Release 2 Notes
ANNOTATED GENOMIC SEQUENCE
The annotated D. melanogaster sequence was first released on March 24, 2000, and constitutes Release 1 of the genomic sequence. Approximately 330 of the gaps in that sequence have now been filled. Some annotations have been corrected or added by Celera/BDGP, but no annotations have yet been corrected by FlyBase. Celera/BDGP recently submitted this new annotated sequence to GenBank as Release 2. Because FlyBase/BDGP will continually update the sequence and annotations on approximately a six month cycle, there will be future releases (see RELEASE 3). Multiple versions of sequence and annotations present organizational challenges both to the public databases and to BDGP, and will probably cause confusion. We will try to make it easy to distinguish among the various releases.
[NOTE: The orientation of the Release 2 scaffolds is supposed to be in the correct orientation left-right across the chromosome, whereas the orientation in Release 1 was often random.].
For now, Release 2 is available only at the data libraries (NCBI, EBI, DDBJ) but not on the BDGP or FlyBase web sites, and not through the "Drosophila genome" BLAST database at the NCBI [NOTE: Release 2 is now available at both BDGP and FlyBase and NCBI's "Drosophila genome" database has Release 2 data]. In the future, both Release 1 and Release 2 versions of our GadFly annotation database will be available at the BDGP and FlyBase web sites. Users must be certain to check the Release number of any genomic sequence or annotation. Version numbers appear after the accession number, for example:
If the genomic sequence did not change between March and October, GenBank has retained the .1 version number but changed the date to October, for example:
Links from FlyBase/BDGP Release 1 pages (e.g., from GadFly annotation report pages) to accession numbers at NCBI may go to the Release 2 sequence, though they should go to Release 1 sequence. We are working on fixing this. [NOTE: This is fixed now.] In the future, accession number links from FlyBase/BDGP Release 1 pages will go to Release 1 sequence at the data libraries (NCBI, EBI, DDBJ), links from FlyBase/BDGP Release 2 pages will go to Release 2 sequence, and so on. Links from FlyBase gene reports will go to the most recent release. You can always query at NCBI using the accession with version number.
Release number will appear prominently at the top of each GadFly query and report page, and also at the download sites for sequence and XML-formatted annotations. Please make a note of the release number you are working with.
Because of limited resources, certain analyses (for example, the mapping of P element insertions) performed on the Release 1 data will not be repeated on Release 2. However, the Release 1 results will always be accessible, and we will repeat these analyses for Release 3.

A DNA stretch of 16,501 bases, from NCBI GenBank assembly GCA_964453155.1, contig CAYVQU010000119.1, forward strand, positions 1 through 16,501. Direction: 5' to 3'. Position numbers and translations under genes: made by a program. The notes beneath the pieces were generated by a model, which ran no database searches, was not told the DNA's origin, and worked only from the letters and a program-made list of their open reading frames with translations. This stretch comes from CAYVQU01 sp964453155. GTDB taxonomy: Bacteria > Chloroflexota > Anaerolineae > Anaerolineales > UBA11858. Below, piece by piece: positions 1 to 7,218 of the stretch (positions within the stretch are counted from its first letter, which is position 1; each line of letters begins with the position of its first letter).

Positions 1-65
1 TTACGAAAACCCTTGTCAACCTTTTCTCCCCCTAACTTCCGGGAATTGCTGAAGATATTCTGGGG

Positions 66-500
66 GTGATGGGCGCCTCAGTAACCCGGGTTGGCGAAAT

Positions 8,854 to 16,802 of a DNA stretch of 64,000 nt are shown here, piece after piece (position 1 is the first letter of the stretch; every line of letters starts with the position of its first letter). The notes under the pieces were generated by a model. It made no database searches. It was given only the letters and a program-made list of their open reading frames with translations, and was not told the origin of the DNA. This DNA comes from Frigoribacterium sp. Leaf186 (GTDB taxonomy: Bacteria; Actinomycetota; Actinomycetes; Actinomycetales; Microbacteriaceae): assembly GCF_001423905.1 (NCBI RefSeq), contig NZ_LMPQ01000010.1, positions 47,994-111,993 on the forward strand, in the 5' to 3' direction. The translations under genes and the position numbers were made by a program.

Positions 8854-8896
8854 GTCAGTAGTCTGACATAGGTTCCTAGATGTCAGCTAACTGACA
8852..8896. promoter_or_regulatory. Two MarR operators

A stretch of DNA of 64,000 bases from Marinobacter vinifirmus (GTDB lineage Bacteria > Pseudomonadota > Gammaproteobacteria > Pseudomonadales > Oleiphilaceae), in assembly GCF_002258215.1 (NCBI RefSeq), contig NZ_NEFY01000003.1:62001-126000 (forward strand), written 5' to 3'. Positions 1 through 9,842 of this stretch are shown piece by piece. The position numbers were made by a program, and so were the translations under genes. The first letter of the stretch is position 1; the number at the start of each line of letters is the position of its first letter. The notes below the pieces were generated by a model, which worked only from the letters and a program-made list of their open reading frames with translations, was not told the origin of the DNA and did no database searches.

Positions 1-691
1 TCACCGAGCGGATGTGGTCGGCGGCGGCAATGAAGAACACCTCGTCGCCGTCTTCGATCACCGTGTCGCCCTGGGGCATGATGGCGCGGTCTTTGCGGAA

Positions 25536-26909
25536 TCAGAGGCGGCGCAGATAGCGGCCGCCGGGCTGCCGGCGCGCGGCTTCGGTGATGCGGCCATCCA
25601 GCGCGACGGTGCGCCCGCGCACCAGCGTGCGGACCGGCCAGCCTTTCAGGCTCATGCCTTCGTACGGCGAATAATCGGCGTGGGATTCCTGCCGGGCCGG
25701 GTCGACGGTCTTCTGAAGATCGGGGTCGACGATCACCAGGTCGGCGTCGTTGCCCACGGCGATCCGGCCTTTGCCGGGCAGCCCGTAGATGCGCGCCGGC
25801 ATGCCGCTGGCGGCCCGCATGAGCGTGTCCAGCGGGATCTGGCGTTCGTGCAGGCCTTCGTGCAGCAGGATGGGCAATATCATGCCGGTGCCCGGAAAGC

[NOTE: Until recently we had very little evidence for the Release 2 annotations, and much more for Release 1, so Release 1 has been the default. However, we have performed BLAST and interpro analysis of the Release 2 sequence and will soon make Release 2 the default, as it is at NCBI. ].
|Number of genes:
|13991 in Release 1
|13744 in Release 2
|Number of peptides:
|14080 in Release 1
|14332 in Release 2
|Number of unchanged peptide sequences in Release 2:
|Number of changed peptide sequences in Release 2:
|Number of new transcripts in Release 2:
|Number of transcripts deleted/changed name:
The BDGP is currently finishing the genomic sequence to high quality (Phase 3) and FlyBase/BDGP is reannotating this finished sequence to create Release 3, which will gradually be deposited in GenBank during 2001. Release 3 will provide improvements in annotation and sequence quality relative to Release 2, and will include the corrections submitted by the public in error reports.
As a result of the whole genome shotgun assembly, the sequence of each transposon in Releases 1 and 2 is a consensus derived from a number of elements of that transposon type. The extent of the consensus varies among the transposons depending on the length of the traces that run from unique sequence into the transposon. The sequence is most often not the actual sequence of the particular transposon at that location. Users are warned not to base too much on any analysis of these transposable element sequences.
As we finish the sequence to high quality, we will attempt to replace these consensus sequences with the actual sequences present at each location in the y; cn bw sp strain. This corrected sequence will be found in Release 3.
Thank you for your patience while we devise an appropriate way to manage the problems presented by the new releases and transposons. Please address any questions to [email protected]